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Stock Watch: There's No Downside....

Just over a week is on the books, and you’ve either started climbing above the fray or digging yourself in a hole, at least head-to-head owners are, since their games are logged and on the books forever. Meanwhile, roto players get to keep yo-yoing up and down the standings like crazy for a little while longer.

The same small samples that are causing your standings to reshuffle themselves every day are the same ones that have me reluctant to tell you who to trade for or trade away, so we’ll do one more week (at least) of waiver wire only action here on Stock Watch.

This is the time of year to take chances on the waiver wire, as the best opportunities may still be available and the safe fallbacks will still be there if things don't work out. Just like trying to pressure my college buddies into doing something stupid, I'm here to tell you there's no downside...but this time it's true.

Shallow League Targets (40-50% owned)

Grady Sizemore (47%) is back? There’s no way to know for sure yet (and I wouldn’t bet on the speed), but even the slight chance that he can return to 75% of what he used to be means he should be owned in all formats. If he gets hurt or falters, you can always find another low-upside OF to replace the guy you drop. Do this.

Justin Smoak (45%) gets a lot of bad press, but what’s your real cost of adding him while he’s hot? If you can’t answer that question, pick him up. If you can, fair enough.

Melky Cabrera (42%) is kind of like a baseball soap opera, with all the injuries and PED usage…but he is hitting the ball, and he has hit well before. The upside is probably better than someone on your team.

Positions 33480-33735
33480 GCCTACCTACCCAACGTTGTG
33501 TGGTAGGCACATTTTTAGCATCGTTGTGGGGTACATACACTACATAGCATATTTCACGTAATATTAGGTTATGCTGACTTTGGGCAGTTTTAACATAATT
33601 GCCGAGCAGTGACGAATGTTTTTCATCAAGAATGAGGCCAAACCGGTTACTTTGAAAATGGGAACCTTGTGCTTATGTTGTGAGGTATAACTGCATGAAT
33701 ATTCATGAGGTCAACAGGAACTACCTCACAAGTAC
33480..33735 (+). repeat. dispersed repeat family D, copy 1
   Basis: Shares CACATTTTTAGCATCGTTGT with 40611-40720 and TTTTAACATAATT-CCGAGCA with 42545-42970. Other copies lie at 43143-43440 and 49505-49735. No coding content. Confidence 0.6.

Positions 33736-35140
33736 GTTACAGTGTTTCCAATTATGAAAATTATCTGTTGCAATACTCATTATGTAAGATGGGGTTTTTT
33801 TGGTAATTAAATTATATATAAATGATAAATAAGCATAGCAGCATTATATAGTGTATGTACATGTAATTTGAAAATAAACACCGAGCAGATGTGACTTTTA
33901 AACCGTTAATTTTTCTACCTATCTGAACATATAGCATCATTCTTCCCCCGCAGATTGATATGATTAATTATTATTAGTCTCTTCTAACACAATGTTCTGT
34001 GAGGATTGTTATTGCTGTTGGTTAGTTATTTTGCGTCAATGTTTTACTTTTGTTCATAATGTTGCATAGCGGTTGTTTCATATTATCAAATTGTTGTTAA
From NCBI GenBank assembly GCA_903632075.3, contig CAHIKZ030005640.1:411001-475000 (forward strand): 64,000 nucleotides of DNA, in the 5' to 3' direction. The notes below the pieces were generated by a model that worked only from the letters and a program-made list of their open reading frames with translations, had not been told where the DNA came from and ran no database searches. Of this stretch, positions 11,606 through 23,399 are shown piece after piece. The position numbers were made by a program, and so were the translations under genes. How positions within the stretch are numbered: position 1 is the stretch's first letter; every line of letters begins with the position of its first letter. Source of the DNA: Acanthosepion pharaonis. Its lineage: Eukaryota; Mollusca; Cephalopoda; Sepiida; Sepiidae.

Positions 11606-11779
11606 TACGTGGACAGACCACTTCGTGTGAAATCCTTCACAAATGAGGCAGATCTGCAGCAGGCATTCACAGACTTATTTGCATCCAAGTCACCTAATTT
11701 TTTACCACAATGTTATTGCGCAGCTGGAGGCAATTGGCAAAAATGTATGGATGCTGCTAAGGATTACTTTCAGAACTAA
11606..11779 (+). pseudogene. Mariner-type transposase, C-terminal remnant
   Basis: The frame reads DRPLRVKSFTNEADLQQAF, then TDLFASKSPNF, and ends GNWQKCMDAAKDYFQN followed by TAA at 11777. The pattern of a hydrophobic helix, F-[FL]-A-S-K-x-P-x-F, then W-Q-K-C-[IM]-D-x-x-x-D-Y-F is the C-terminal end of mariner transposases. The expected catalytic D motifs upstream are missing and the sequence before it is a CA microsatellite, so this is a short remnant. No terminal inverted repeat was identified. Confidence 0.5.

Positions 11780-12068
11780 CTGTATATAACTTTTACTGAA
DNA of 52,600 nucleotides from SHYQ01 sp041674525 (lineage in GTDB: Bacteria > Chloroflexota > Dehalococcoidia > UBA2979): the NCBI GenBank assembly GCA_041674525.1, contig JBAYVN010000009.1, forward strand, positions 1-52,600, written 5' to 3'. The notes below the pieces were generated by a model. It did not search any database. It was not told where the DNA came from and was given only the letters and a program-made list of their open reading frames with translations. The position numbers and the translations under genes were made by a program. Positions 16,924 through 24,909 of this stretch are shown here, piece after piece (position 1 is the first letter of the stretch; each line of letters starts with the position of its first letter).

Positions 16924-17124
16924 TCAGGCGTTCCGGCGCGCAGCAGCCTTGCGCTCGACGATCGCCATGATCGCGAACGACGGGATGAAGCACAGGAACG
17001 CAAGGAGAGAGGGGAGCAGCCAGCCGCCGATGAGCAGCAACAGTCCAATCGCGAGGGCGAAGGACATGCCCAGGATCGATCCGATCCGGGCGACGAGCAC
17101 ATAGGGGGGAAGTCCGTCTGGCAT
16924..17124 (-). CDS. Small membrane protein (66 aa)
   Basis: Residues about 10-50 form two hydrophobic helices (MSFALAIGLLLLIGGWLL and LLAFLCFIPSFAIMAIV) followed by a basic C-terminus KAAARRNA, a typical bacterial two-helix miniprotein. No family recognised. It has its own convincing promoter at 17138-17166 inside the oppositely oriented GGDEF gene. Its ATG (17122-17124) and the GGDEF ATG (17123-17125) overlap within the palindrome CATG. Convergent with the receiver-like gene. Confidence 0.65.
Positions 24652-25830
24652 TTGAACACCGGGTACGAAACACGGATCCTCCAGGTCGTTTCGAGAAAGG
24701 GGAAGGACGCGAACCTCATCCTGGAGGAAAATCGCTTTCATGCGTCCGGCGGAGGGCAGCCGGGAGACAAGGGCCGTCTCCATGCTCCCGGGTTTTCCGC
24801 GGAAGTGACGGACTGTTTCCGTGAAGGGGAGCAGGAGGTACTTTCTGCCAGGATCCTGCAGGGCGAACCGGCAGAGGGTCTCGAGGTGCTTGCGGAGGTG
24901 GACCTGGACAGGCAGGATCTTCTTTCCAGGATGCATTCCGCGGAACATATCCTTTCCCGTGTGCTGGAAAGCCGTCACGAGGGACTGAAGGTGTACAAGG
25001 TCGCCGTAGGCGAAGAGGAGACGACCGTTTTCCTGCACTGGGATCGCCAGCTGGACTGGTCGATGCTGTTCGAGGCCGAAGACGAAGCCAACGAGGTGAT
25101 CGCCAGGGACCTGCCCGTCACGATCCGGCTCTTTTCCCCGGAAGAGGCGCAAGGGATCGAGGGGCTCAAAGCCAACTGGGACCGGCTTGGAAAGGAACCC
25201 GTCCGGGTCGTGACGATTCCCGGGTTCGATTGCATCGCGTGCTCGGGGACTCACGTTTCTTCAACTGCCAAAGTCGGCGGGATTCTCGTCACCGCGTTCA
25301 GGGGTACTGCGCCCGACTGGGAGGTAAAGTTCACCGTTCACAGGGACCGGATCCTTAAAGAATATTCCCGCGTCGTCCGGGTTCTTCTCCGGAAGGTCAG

Charlie Blackmon (42%) will probably platoon, but he’s got the good half and plays in Colorado. At his ownership rate, it’s possible that he’s already taken in all the leagues in which he’s actually useful for the long term, but anyone swinging that hot a bat at Coors Field ought to be picked up for the short term in plenty more formats.

It’s cheating a little to suggest Taijuan Walker (51%), but he’s schedule to make one last rehab start and come back for the Mariners. If you’re in the 49%, now is the time to make your move.

Kyle Lohse (44%) isn’t on this list for striking out eight hitters in his first start; he’s on this list for being pretty good and usually a nice help in WHIP. Take a look if that’s what you need.

Rick Porcello (42%) and his rising strikeout rate got decent fantasy coverage in the pre-season, but only whiffed three guys in his first real start. Time to move on. Right? No? Well, then a guy with good peripherals, a rising strikeout rate, and a great team around him should be owned in more leagues then.

Leagues of Moderate Depth (20-40%)

Dustin Ackley (37%) is great because MI/OF eligibility is really handy if you’ve got a pretty short bench. There have always been rumors of his ability to hit, and while I never saw much evidence of their truth while living in Seattle, he’s been plenty playable so far. Moderate-depth leagues are (often) particularly suited to his versatility too.

Chris Owings (29%) stole the shortstop’s job in spring and now he’s stolen three bases already—pretty good for a waiver wire MI. Expect his ownership rates to rise as more people take notice, as very few playable SS options remain on the waiver wire for long.